- Pain is made worse by avoiding all activities that cause it and also by doing too much.
- Pain can be made worse by poor breathing patterns ( more of that in a later blog). Most people, who have long term pain have a very poor breath pattern: either holding their breath or breathing in a very shallow and fast way.
All of these, put your nervous system into a state of high-alert, also known as the stress response or ‘fight or flight’ mode. This makes you more prone to experiencing pain to a greater degree than others. Also I suspect, there may be genetic factors at play. It’s not your fault!!
Pain is reduced by taking your nervous system out of this high-alert state.
- Laughter and doing things you love ( even if they have to be adjusted for pain) create endorphins or ‘happy chemicals’ that soothe your nervous system….watch that funny movie!
- Understanding all the pain science and not feeling that recovery is beyond your control
- Not surprisingly, good sleep
- Good pain control (medication) when you get exacerbations or indeed pain injections are helpful for nervy pain.
- Learning your triggers for pain and finding ways to overcome them – in other words, you regaining some degree of control over things.
- Exercise is good for your nervous system, in the right doses. Staged activity where you learn your ‘tissue tolerance’: how much to push and then gradually increasing it is important.
- Finding ways to manage anxiety, fears and stress also reduces the stress hormones that are wreaking havoc with your system.
- Therapy ( talk therapy or non-verbal methods) to overcome previous past emotional trauma may be a factor in reducing sensitivity of the nervous system.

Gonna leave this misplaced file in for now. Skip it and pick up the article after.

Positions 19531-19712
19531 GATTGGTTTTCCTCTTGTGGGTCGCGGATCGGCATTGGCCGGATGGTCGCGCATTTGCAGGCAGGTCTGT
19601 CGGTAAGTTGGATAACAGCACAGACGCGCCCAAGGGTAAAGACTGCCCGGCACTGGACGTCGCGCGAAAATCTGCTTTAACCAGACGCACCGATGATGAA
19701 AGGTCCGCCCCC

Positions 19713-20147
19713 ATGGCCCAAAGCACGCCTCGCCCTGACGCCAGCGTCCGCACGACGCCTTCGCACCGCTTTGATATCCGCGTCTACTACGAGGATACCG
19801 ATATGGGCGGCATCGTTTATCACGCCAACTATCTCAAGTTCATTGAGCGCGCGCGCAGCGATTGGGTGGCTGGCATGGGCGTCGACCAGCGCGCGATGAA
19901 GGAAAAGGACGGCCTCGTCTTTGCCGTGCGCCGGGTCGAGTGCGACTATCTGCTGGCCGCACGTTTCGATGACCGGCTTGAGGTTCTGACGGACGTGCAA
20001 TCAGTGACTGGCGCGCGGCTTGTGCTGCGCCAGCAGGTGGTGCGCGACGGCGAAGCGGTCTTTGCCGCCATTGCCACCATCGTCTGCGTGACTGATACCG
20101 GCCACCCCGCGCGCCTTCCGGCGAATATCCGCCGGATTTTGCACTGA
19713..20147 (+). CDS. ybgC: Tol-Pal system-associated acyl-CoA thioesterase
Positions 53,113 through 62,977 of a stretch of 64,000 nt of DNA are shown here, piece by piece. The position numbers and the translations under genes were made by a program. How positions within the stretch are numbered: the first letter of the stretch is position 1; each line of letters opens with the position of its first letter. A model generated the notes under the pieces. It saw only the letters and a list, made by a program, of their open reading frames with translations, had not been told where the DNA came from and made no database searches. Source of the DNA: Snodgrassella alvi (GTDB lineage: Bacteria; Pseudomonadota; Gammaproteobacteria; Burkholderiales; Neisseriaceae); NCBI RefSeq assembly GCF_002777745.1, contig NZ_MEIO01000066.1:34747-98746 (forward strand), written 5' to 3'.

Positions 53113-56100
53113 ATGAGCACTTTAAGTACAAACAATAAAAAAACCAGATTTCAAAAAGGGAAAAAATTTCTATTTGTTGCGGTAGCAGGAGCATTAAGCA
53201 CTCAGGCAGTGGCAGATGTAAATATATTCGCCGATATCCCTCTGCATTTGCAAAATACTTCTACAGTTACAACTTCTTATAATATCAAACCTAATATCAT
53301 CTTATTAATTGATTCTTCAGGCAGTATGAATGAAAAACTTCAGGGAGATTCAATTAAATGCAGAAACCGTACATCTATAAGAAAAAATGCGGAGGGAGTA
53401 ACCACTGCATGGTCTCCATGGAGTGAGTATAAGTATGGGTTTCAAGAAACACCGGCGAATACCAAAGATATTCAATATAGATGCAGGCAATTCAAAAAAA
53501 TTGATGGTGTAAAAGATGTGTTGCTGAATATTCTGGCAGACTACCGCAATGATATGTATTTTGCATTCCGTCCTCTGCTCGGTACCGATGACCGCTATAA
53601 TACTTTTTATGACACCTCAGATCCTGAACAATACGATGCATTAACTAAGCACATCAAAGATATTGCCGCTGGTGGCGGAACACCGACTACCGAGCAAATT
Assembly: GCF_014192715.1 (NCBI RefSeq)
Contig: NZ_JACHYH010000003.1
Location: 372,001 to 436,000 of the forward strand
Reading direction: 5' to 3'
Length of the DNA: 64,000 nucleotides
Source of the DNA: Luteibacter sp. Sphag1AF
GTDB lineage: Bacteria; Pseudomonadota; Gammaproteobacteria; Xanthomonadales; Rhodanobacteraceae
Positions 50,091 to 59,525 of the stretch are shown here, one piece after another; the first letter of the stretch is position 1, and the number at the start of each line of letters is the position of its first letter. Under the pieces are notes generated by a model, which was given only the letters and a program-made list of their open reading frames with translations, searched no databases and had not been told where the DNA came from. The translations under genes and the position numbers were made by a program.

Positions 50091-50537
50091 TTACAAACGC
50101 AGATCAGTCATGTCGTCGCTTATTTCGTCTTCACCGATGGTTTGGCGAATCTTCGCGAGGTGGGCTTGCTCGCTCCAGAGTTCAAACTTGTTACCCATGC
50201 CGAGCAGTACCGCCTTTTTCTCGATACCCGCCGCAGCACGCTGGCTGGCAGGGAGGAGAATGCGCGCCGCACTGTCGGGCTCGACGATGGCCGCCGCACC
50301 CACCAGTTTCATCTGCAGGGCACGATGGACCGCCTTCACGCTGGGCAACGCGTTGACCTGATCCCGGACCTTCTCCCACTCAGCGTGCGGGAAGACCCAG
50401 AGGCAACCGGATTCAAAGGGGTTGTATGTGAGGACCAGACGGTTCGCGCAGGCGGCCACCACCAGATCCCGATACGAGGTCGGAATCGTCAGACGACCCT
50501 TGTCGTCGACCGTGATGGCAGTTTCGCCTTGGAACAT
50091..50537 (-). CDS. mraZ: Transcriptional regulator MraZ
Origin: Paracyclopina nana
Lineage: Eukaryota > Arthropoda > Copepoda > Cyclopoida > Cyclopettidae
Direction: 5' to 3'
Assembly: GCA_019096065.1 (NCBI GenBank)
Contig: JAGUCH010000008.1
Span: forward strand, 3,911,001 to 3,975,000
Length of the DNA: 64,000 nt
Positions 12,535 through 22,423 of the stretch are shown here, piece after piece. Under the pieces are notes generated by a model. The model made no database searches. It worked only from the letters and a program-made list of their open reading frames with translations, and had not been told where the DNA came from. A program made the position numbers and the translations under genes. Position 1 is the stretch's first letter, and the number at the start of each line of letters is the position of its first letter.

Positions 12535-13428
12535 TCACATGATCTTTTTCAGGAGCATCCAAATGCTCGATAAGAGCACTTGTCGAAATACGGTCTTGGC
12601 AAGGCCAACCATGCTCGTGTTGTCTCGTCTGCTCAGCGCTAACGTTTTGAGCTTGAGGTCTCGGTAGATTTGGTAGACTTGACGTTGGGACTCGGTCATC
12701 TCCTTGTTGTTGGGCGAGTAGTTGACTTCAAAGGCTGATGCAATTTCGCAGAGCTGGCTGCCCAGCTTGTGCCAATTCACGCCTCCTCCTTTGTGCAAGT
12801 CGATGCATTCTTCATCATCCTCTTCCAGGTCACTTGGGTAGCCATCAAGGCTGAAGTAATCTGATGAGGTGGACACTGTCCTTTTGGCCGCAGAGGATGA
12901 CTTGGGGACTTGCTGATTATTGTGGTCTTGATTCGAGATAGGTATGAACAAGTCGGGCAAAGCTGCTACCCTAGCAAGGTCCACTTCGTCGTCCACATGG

- Learning how to breathe correctly….( simple concept, but not so simple to do for some!). This is the basis of yoga, T’ai Chi and Qi Gong for a reason – it stimulates the soothing aspect of your nervous system. See my youtube video on how to breathe better here.
So how can Somatics help?
Well, firstly, what it DOESN’T do is deliberately stretch and move your painful part. This may happen, but it’s not the main aim. Somatics is not exercise, it is movement exploration.
It teaches you to explore movements in your body and learn how other distant parts may be tensing in response to moving . In other words, muscles are over-reacting to movement and sometimes to just the thought of movement. Somatics can help you to become aware of this so that you can change it.
Somatics teaches you how to overcome these tension responses to movement, allowing movement to become more relaxed. It teaches you how to un-tense.
It stimulates a relaxation state, soothing your nervous system ( also called a parasympathetic state)
All that concentration aimed at your body movements helps to still the mind, also reducing the stress response.
By learning which movements FEEL good and nice and non-threatening, somatics can teach your subconscious mind ( the one that feels a threat before YOU do) that some movements can be pain-free and pleasurable. It helps to re-wire the part of your brain that is putting your system in high-alert. Just like someone who has been in crutches for weeks still limps once they are off them, even when there is no pain, your subconscious may be trying to protect you from a threat that is no longer there. This makes you move differently. By working on distant areas first, you may then be able to progress to moving your sore area and controlling your tension response to that.
Here's a good one: Is it ages since you have 'felt like you'? By learning the movements that feel good, you might even get that feeling of being YOU again....nice thought, eh?
Somatic Therapy can be used to heal PTSD and other previous traumas. Be aware that my classes are not therapy, but may give you the experience to explore this more with a somatic therapist. Here is my take on it: just like smells can bring back a memory, so certain movements can also trigger a memory, particularly when your brain STOPPED those movements and prevented you from doing them. By re-learning those movements in a safe environment, you may be able to access your emotional responses to a memory and work with a therapist if needs be.
But let’s be honest, it’s not for everyone. You may find other ways to soothe your nervous system and your movement that work better for you. Email me for more information, or read my other blogs about Somatics.